Secondary relaxation in metallic glasses: A key to glassy materials and glassy physics
Humans have been experimenting with and utilizing glassy materials for more than ten millennia, dating back to about 12000 B.C. Although glassy materials are the oldest known artificial materials, new discoveries and novel applications continue to appear.
Yet understanding of glass is far from complete, and the nature of glass constitutes a longstanding puzzle in condensed mater physics.
In a new overview titled "The β-Relaxation in Metallic Glasses" and published in the Beijing-based National Science Review, co-authors Hai Bin Yu and and Konrad Samwer, based at the Physikalisches Institut of Gemany's Universität Göttingen, and Wei Hua Wang and Hai Yang Bai of the Chinese Academy of Sciences Institute of Physics in Beijing, demonstrate that many outstanding issues of glassy physics and glassy materials are connected with one relaxation process - the so-called β relaxation or secondary relaxation.
Focusing on metallic glasses as model systems, they review the features and mechanisms of β relaxations, which are intrinsic and universal to supercooled liquids and glasses. To gain a more prefect understanding of the nature of β relaxations, they suggest, computer simulations are urgently needed.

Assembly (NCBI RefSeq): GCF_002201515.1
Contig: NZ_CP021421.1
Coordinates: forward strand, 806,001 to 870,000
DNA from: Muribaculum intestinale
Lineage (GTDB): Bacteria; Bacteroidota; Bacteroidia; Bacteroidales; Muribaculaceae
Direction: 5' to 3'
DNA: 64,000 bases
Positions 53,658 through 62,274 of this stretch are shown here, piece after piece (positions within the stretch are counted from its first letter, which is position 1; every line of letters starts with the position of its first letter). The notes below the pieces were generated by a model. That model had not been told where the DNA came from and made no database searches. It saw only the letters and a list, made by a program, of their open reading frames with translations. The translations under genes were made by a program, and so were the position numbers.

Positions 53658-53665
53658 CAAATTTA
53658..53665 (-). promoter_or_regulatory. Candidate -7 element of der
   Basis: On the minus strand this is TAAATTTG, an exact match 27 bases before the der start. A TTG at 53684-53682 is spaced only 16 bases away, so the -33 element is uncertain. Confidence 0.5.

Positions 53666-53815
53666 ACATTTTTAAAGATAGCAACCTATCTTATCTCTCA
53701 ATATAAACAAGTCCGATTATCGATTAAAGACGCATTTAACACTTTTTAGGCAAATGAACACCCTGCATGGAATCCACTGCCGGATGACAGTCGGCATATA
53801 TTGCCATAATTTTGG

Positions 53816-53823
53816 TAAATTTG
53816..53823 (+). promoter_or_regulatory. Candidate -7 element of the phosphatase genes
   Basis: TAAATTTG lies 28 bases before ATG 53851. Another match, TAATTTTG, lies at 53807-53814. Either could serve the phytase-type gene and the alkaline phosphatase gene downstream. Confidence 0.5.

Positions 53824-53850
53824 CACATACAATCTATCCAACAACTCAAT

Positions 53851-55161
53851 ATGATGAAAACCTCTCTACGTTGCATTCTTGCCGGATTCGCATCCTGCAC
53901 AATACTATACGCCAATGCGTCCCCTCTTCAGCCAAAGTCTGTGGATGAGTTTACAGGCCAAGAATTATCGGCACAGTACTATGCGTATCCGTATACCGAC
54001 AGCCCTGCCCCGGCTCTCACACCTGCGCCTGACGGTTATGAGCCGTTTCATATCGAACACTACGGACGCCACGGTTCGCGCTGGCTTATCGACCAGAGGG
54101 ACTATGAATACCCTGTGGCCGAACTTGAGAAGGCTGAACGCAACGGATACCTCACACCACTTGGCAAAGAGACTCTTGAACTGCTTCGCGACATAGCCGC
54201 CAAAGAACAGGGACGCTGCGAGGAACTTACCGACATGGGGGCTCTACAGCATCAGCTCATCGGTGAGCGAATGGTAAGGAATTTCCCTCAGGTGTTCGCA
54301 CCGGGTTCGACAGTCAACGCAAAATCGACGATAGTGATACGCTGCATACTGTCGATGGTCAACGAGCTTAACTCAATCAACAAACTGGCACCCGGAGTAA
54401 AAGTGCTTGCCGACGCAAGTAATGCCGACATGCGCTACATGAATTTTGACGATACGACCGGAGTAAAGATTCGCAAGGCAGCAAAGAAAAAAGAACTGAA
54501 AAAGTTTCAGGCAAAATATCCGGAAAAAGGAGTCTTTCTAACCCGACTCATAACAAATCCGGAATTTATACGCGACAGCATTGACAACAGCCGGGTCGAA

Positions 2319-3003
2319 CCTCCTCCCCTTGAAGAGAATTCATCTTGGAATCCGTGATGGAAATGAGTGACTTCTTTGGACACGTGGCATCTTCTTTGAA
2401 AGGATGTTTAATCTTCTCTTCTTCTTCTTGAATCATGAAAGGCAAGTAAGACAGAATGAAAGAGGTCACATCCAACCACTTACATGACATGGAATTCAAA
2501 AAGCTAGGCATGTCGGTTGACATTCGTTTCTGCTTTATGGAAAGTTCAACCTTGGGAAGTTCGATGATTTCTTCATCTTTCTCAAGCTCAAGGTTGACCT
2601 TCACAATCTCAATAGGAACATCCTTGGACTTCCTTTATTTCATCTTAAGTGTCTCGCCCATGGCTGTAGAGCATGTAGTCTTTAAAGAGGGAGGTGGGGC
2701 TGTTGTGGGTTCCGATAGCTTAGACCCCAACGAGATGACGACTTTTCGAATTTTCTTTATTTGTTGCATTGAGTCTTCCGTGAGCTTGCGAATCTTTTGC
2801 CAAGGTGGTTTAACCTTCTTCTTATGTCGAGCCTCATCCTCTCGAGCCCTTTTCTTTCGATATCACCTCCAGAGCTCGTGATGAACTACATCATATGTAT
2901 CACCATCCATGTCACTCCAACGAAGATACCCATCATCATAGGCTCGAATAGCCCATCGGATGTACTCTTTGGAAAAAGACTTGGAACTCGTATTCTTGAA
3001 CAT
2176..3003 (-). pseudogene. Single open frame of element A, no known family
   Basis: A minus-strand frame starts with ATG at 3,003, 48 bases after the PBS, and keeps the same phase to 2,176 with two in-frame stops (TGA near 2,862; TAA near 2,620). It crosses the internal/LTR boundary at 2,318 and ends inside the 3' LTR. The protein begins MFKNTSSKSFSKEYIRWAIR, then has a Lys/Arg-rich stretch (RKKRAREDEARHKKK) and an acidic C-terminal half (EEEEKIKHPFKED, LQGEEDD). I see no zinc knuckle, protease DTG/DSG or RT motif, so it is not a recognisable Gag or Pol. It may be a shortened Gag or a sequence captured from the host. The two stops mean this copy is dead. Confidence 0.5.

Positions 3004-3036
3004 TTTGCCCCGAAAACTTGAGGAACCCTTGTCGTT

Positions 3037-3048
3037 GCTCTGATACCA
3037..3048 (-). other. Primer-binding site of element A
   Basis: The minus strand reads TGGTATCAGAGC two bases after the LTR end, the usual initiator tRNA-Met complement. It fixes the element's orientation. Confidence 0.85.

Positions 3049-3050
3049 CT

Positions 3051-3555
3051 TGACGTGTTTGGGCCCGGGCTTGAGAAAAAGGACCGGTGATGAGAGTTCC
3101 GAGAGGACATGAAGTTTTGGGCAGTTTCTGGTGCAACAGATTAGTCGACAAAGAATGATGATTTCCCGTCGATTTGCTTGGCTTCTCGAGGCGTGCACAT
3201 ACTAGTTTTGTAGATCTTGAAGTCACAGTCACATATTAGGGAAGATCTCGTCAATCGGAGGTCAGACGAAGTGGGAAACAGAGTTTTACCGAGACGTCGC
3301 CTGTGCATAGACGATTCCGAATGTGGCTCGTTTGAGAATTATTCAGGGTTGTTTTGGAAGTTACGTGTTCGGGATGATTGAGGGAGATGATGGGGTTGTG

These scientists likewise demonstrate the importance of metallic glasses in understanding many crucial unresolved issues in glassy physics and material sciences, including glass transition phenomena, mechanical properties, shear-banding dynamics and deformation mechanisms, diffusions and the breakdown of Stokes-Einstein relation, as well as crystallization and stability of glasses.
While outlining the scientific significance of each of these areas, the Chinese and German scientists suggest there are attractive prospects to incorporating these insights into the design of new glassy materials with extraordinary properties.
The new study likewise suggests that β relaxations in metallic glasses could play an increasingly important role in tailoring the properties of glassy materials for particular applications.
Glassy materials (alloys or polymers) with pronounced β relaxation peaks around room temperature could be ductile - a property very desired for mechanical applications. On the other hand, however, for amorphous medicines, which can be much better absorbed by humans, β relaxation should be suppressed or avoided as it can cause re-crystallization during storage.